5. 5. The design, construction and performance of a variable collimator 2019 Figure 2. Schematic plan view of the conical patient collimator with the 160 mm diameter aperture and the water filled half-body phantom used in MCNP calculations of the collateral dose to the patient. The head is an ellipsoid with major axes of 160, 170 and 200 mm, while the neck and torso comprises cylinders with diameters of 120 and 360 mm, respectively. The patient collimator mounts on a reinforced steel structure within the medical room wall containing an integrated annulus of lead with four fission counters that monitor the neutron fluence delivered to the patient. The collimator itself is fabricated on a steel plate with a concentric circular cut-out and fixtures to hoist and mount the whole assembly (Ali 2001). The steel plate was made to accept a wooden male mould and a rolled sheet of aluminium as a female mould to form the conical inner and outer surfaces of the collimator. The mould was filled with a mixture containing the desired proportions of neutron and photon shielding material. The patient collimator comprises two main segments, which form the 160 mm diameter aperture that is shown in figure 2. Smaller apertures are formed by either extending the length of the collimator with additional conical pieces or by replacing the end cone with one containing the desired aperture. The various pieces mount to each other by bolting into threaded anchors cast into the collimator. The collimator walls are made of lead spheres cast in an epoxy resin loaded with either boron carbide or lithium fluoride (95% enriched in 6Li) to obtain the desired shielding properties. A mixture of 60% lead and 40% epoxy (which yielded the smallest combined penumbra for photons and neutrons) is easily obtained as higher volume fractions of lead can be realized by adding different sized spheres. Lead spheres (99.99% pure) of 7.6 mm in diameter were arranged in the mould before adding epoxy uniformly loaded with boron carbide (10B loading of 22 mg cm−3). The mould was filled in successive layers of approximately 50 mm thickness that were allowed to cure before filling the next to ensure that the epoxy adequately filled the interstitial spaces.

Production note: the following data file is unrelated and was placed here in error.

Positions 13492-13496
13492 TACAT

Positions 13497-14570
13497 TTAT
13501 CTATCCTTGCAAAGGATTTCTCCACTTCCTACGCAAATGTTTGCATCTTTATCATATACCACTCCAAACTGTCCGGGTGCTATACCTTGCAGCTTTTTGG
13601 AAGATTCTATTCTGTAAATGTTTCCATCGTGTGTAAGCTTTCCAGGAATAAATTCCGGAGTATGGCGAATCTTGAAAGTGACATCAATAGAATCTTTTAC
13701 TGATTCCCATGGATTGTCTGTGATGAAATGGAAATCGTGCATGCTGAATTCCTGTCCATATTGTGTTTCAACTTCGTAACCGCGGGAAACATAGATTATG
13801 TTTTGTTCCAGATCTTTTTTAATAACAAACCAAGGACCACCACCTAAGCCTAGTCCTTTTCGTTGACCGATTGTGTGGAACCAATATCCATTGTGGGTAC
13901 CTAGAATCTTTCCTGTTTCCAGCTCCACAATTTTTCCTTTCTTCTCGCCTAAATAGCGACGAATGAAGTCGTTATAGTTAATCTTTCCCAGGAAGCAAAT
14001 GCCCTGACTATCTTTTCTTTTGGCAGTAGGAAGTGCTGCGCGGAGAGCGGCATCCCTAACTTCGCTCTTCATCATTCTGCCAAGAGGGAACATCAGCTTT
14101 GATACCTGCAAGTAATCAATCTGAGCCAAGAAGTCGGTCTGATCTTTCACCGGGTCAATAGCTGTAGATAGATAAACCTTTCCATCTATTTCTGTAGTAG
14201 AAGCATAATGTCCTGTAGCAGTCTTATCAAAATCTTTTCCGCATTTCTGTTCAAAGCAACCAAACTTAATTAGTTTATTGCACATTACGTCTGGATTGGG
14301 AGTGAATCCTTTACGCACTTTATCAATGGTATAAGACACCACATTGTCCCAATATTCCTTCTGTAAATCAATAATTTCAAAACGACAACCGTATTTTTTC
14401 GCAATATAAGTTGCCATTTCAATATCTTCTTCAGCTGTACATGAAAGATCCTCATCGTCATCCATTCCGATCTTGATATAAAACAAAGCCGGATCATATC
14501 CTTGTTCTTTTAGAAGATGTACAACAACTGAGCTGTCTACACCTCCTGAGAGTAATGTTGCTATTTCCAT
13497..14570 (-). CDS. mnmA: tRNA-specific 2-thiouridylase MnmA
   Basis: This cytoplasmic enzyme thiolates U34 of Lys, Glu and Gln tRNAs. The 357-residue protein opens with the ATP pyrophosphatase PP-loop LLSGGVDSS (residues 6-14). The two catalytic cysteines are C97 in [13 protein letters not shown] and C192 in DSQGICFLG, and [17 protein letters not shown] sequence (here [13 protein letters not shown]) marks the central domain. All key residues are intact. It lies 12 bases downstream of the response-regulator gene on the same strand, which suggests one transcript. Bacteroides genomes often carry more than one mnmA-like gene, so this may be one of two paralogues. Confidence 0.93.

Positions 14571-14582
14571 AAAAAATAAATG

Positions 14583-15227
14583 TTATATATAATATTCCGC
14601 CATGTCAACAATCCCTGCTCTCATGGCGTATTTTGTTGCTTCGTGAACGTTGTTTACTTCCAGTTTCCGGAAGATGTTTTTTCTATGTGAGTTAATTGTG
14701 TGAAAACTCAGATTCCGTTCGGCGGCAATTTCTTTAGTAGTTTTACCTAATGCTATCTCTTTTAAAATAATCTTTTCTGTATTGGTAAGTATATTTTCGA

6. 6. 2020 K J Riley et al Several test pieces with various volume fractions of lead and different amounts of boron carbide or lithium fluoride were poured to ensure an absence of voids and that sufficient structural integrity had been attained. Volume fractions of lead ranging from 50 to 70% had enough strength to support the weight of the collimator. Sufficient neutron attenuation was afforded by loadings of either 140 mg cm−3 boron carbide (19.9% 10B isotopic abundance, grain size 20–120 µm) or 210 mg cm−3 lithium fluoride, which was enriched with 95% 6Li. 2.4. Measurement methods Horizontal and vertical cross plane profiles of the neutron flux were measured across the constructed collimator using a cylindrical fission counter with an active volume of length 20 mm and 5 mm in diameter (LND model 30571). The pulses from fission events were of sufficient magnitude to allow discrimination against the photon background in the beam. Though fission counters are most sensitive to thermal neutrons, the cadmium filter in the beam line reduces the thermal flux to such comparatively low levels that 85% of the registered events in the fission chamber are due to epithermal neutrons (Wilson 2001). A graphite walled ionization chamber with an active volume of 0.1 ml flushed with 99.995% pure CO2 at 20 ml min−1 was used to obtain profiles of the photon absorbed dose rate. This chamber is operated at a bias of +250 V and has virtually no response to neutrons (Riley et al 2003). The fission counter and ionization chamber were separately scanned across the aperture and through the beam using a computer controlled stepper motor remotely operated from outside the medical room. The output of each measurement is normalized to a common beam intensity using one of the four beam monitoring detectors located at the base of the collimator. Measurements of the total absorbed dose rate were performed in-air and in a half-body phantom (ART Alderson/Rando Phantom—Radiation Support Devices, Long Beach, CA) using methods described previously (Rogus et al 1994, Riley et al 2003). The phantom is similar in size to the water phantom used for calculations and comprised 23 layers, each 25.4 mm thick that are constructed of plastic specially formulated to simulate radiation transport through the human body. The phantom was positioned for a lateral irradiation with the brain centred in the 160 mm field, without an air gap. Gold foils (25 mm2 and 0.05 mm thick) with and without cadmium covers (0.5 mm thick) were placed on the midline of several slices to determine the thermal neutron flux that was used to calculate the absorbed dose induced by thermal neutrons captured in 14N and 10B for different displacements from the central axis of the beam. The graphite walled ionization chamber described earlier was used together with a tissue equivalent (A-150) plastic walled chamber flushed with methane-based tissue equivalent gas (64.4% CH4, 32.4% CO2 and 3.2% N2). Measurements with these two chambers are used to separate the photon and neutron absorbed dose components in the mixed field. The portion of the neutron absorbed dose due to 14N(n,p)14C events can be subtracted using the activation foil results, to determine the fast neutron absorbed dose that arises from scattering with hydrogen nuclei. During these measurements one slice of the phantom was replaced with a dummy piece machined of nylon (type 6) to the same size and containing a 7.5 mm diameter hole into which the ionization chambers were inserted. The dose equivalent at each measurement location was determined by applying radiation weighting factors of 10 and 1 for neutrons and photons respectively (ICRP 1990). The nitrogen content of brain is taken as 2.2% by weight, while 3.5% is assumed for all other tissues (ICRU 1989). The dose equivalent from neutron capture in boron is estimated using a boron concentration of 15 µg g−1 for all tissues in the absence of detailed information regarding the uptake of boron in organs other than the brain. A radiation weighting factor of 20 is applied for the densely ionizing products of the boron reaction (ICRP 1990). The dose